The Fifth C: Computers, Special Interest Group Session, CCCC 1998

Special Interest Group, SG1.8, CCCC, 49th Annual Conference,Chicago. Palmer House Hilton/Salon III, 3rd Floor. 2 April 1998.

Sponsored by the CCCC Committee on Computers in Composition andCommunication

Notes from Group 1-B, typed by Eric Crump
How should such literacy moneys be spent in English composition program? What kinds of literacy and technology projects should be funded? What guidelines can we suggest to ensure that money is spent on a wide range of literacy values and practices?
eric: are there literacy moneys?

barb: michigan got 8 mil from govt. most of it earmarked for professional devel & training in schools. missing link is higher ed making connex with political process, with communities.

dickie: as a group, we can make a diff by including prof devel & k12/community connex in our grant applications.

winnie: two sources, govt and institutional. money follows money. local policy needs to account for access/equity.

john slatin: we need to rethink what access means. we tend to think of ourselves as source of knowledge, source of literacy? not a viable model. we have to get the top admins and develop officers and trustees to understand the health of the institution depends on health of k12. our institutions are competing not only with each other but with emerging other means of delivering education. if we don't get more connected, more dynamic, we're dead. technology is the way we reach our constituencies.

dickie: need to involve students at every level.

eric: service learning.

john: recommend people sponsor projects that involve collaboration between education and community, using technology to support cooperation. support for community building should persist beyond specific project boundaries.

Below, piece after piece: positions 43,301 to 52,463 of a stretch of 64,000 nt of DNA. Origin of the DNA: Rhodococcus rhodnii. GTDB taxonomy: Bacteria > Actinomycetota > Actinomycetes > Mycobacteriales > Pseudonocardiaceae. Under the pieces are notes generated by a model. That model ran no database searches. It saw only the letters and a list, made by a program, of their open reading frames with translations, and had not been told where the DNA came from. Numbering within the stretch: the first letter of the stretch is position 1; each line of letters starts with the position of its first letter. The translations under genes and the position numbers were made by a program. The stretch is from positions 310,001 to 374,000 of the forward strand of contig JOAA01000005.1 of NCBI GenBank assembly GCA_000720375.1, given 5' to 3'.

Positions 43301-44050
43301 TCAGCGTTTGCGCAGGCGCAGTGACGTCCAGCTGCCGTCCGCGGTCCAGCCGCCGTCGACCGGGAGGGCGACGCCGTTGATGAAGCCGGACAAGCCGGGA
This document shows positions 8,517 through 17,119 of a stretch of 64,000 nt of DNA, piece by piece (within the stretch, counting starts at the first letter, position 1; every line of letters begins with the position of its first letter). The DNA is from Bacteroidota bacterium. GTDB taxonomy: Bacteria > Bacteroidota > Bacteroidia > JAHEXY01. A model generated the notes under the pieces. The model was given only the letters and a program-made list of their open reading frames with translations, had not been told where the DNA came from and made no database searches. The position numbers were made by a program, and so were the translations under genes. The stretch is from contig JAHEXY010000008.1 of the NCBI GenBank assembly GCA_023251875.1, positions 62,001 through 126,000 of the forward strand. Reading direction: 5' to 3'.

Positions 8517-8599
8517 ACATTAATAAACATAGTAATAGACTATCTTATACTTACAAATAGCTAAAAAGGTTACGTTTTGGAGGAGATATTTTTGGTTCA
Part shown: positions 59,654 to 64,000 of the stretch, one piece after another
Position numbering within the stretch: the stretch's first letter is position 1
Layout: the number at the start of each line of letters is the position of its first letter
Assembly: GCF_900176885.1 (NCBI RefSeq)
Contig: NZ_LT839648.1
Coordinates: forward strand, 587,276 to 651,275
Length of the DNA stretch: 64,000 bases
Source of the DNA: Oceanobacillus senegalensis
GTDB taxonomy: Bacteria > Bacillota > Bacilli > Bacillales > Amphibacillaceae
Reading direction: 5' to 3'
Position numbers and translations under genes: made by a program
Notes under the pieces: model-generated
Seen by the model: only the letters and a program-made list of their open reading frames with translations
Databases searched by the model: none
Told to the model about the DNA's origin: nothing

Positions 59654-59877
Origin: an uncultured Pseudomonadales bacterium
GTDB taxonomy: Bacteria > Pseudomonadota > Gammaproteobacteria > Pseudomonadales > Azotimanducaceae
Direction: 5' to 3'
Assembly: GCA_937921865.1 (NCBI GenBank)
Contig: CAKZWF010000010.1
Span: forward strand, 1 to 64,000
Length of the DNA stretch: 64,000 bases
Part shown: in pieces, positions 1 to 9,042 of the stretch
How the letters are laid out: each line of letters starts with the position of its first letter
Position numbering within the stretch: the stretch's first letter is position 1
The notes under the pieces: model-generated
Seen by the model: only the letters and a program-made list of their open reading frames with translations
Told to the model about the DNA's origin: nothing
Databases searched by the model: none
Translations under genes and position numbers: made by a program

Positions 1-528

barb: structure/culture in k12 not amenable to collaboration.

dickie: support at 3 pts. when they learn, when they plan to integrate to class, and when they are in their classes. team approach, ownership.

barb: get political. effective ways can be inexpensive. we have the capability to make outreach cost effective.

eric: lobby locally for structural change, educate about cost effective outreach.

john: we as a field need to learn to talk about money. we have to be able to talk in terms of cost effectiveness.

dickie: look beyond our own disciplines, partner up.

john: as rhetoricians. we need to learn better how to interact with grantors.

pete: partnerships with local ISPs? they have tech infrastructure, we have ideas.

dickie: grants should include providing access to underrep/traditionally excluded groups.

what do k12 schools need? money?

john: they need time. they can get money for technology. need support for prof devel.

Dickie: Projects that

  • support teams of stakeholders to learn together -- students, teachers, technicians....
  • those teams should be "supported" while they
    1. learn to use the technology
    2. plan to implement the technology into the curriculum
    3. implement the technology innovation over time